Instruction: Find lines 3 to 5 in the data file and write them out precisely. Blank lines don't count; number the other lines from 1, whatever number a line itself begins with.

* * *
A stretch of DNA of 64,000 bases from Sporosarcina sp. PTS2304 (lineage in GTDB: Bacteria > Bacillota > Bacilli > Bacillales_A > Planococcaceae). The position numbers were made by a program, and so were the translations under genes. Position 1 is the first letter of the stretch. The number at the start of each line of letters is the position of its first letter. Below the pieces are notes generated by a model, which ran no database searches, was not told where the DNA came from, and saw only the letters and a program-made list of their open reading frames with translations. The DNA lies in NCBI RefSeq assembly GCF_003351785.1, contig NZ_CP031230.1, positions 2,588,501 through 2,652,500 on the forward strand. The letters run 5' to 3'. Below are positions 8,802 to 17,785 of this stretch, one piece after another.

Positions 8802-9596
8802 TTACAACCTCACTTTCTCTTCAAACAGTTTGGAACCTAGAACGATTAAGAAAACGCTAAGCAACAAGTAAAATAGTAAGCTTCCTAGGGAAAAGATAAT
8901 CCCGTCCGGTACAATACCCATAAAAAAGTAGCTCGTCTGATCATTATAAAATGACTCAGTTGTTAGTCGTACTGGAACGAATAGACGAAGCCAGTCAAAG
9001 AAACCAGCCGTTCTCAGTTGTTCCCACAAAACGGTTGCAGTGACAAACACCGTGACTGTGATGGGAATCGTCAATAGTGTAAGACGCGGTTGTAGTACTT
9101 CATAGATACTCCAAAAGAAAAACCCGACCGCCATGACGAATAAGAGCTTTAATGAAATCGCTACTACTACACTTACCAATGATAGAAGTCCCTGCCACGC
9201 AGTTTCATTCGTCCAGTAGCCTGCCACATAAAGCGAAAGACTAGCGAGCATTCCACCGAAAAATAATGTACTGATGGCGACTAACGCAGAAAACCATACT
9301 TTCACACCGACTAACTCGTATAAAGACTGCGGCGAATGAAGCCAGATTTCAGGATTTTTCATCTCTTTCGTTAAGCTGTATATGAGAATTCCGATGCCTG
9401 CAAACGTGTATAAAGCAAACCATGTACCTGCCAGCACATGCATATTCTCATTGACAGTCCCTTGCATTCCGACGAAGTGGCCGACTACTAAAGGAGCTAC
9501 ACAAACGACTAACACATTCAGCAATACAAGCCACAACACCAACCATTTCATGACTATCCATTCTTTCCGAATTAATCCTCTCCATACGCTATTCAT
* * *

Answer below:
8802 TTACAACCTCACTTTCTCTTCAAACAGTTTGGAACCTAGAACGATTAAGAAAACGCTAAGCAACAAGTAAAATAGTAAGCTTCCTAGGGAAAAGATAAT
8901 CCCGTCCGGTACAATACCCATAAAAAAGTAGCTCGTCTGATCATTATAAAATGACTCAGTTGTTAGTCGTACTGGAACGAATAGACGAAGCCAGTCAAAG
9001 AAACCAGCCGTTCTCAGTTGTTCCCACAAAACGGTTGCAGTGACAAACACCGTGACTGTGATGGGAATCGTCAATAGTGTAAGACGCGGTTGTAGTACTT